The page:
Single people are reminded that there are many others out there looking to connect and willing to try new ways of doing so.

Generally, all these online activities create a wide web of connections, even if no actual relationships are developed.

Many of the online sites provide a way to match one's own profile with qualities that users are told will likely result in potential partners -- what many describe as a "relationship algorithm." Rather than randomly clicking on just anyone, these sites suggest that there is a greater likelihood for long-term romance if compatibility is sought.

For example, a virtual "wink" that expresses interest in someone's profile can be less anxiety-provoking than real-life flirtation.

Often, there is less emotional risk or investment involved and therefore a lower likelihood of feeling hurt or rejected.

Online sites also offer a mode of communicating that until now required stepping into public arenas -- bars, parties and other settings where singles gathered -- which create anxiety and inhibition for some.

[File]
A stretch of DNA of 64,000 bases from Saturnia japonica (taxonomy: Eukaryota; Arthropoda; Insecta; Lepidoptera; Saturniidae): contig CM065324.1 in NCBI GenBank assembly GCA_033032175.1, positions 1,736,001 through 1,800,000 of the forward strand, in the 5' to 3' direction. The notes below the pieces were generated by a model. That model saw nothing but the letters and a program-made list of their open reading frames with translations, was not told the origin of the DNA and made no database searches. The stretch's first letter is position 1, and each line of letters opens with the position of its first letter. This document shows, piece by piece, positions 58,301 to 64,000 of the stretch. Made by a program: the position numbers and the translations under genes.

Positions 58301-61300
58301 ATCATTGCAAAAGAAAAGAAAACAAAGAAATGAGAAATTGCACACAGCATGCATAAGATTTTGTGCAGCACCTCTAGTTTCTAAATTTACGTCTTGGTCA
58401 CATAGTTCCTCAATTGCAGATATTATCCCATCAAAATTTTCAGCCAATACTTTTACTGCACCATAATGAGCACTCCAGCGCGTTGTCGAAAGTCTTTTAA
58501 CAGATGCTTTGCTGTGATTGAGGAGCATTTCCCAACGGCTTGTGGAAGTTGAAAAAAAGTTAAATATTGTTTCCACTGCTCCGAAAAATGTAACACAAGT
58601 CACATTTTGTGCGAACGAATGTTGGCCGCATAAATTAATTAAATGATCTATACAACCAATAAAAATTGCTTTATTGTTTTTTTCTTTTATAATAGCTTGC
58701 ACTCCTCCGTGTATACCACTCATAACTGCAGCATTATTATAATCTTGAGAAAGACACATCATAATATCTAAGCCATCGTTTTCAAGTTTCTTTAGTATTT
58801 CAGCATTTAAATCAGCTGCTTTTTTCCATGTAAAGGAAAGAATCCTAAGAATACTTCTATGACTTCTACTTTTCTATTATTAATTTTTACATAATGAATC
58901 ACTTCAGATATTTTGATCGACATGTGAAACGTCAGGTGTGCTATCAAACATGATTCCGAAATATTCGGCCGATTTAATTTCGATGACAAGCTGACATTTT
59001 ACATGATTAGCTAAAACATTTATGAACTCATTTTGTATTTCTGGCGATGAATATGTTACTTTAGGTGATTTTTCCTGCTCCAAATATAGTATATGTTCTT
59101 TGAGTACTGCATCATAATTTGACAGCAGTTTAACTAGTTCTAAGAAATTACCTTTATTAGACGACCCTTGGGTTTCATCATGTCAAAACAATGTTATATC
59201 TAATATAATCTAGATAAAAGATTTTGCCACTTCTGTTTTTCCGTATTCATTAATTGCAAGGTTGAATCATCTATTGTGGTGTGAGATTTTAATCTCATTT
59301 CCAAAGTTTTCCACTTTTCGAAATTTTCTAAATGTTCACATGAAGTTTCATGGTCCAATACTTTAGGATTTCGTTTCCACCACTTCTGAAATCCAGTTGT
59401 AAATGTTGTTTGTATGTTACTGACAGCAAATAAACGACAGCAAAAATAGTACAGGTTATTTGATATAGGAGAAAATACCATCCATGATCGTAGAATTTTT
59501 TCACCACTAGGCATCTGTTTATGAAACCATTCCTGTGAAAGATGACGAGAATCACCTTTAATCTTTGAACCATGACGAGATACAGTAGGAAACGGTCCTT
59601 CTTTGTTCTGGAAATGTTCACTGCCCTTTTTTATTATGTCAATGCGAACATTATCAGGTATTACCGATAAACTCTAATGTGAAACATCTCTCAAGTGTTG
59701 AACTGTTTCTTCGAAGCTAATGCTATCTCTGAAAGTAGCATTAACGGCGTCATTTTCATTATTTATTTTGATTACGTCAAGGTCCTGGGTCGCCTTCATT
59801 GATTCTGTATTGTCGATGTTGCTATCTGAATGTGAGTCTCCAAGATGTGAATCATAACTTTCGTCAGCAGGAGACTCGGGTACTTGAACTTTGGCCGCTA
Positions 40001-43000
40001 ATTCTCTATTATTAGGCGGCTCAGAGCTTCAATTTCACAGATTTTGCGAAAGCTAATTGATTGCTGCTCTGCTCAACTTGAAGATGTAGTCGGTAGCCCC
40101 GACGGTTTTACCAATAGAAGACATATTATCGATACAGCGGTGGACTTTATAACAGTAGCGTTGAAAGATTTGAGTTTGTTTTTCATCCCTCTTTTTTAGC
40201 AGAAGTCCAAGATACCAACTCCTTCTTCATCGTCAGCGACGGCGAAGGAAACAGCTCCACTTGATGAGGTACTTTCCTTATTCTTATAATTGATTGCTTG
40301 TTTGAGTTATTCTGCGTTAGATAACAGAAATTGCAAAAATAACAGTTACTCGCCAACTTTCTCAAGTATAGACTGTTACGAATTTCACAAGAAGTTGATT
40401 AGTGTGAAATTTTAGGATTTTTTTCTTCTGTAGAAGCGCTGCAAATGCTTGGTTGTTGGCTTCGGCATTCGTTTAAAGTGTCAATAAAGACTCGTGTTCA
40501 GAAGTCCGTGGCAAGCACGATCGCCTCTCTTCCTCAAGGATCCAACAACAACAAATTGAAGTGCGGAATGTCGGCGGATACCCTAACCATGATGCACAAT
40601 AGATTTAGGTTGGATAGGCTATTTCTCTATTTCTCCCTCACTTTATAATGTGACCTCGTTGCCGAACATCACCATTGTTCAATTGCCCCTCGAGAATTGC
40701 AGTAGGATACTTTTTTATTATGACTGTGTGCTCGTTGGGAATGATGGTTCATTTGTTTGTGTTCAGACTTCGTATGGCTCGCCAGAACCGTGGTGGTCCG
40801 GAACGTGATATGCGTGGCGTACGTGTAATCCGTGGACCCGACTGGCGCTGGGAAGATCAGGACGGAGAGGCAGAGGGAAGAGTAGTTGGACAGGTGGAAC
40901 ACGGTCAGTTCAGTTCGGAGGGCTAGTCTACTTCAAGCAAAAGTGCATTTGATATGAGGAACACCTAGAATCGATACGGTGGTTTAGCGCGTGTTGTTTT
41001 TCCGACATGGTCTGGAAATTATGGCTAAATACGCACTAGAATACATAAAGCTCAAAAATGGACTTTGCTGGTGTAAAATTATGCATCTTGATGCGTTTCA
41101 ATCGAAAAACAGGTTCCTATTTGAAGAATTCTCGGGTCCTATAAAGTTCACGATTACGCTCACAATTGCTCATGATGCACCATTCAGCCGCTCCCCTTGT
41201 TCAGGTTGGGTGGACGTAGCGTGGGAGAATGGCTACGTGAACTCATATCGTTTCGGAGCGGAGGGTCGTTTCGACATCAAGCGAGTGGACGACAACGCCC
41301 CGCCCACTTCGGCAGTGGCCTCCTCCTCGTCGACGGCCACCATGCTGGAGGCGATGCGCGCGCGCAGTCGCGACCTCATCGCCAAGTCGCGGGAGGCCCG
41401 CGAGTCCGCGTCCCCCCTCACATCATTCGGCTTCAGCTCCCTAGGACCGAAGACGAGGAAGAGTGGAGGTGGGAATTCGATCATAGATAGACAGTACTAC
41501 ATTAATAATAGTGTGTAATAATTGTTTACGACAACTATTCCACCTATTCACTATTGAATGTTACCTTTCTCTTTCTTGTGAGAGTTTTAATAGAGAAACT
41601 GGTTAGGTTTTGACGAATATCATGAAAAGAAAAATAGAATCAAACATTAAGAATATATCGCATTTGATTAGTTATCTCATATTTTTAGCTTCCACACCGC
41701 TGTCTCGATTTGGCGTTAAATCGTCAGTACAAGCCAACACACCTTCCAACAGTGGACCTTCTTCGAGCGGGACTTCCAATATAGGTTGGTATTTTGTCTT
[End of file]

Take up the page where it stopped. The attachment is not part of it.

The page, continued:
From a computer or smartphone, there are now opportunities to interact privately, right from one's home and with people who span the globe.

With the breakdown of social structures that once ensured connection to others -- like families and religious affiliations -- a romantic partner is viewed as the primary way to counteract isolation.

Without one, celebrations -- like the most recent Valentine's Day -- can feel like a very long 24 hours.

The common experiences that I am talking about are like this: a woman goes online to find a partner and receives a message from a man, usually short but they are now beginning to range from one sentence to several paragraphs.

The guy represents to the woman that he is interested in a relationship and after talking (in most cases up to two weeks, but that would be at the high end and closer to an outlier) via messages through the site, texts, e-mail and sometimes phone calls, they agree to meet.

Online daters tend to spend a great deal of time texting, messaging or having back-and-forth phone interactions before ever setting eyes on each other.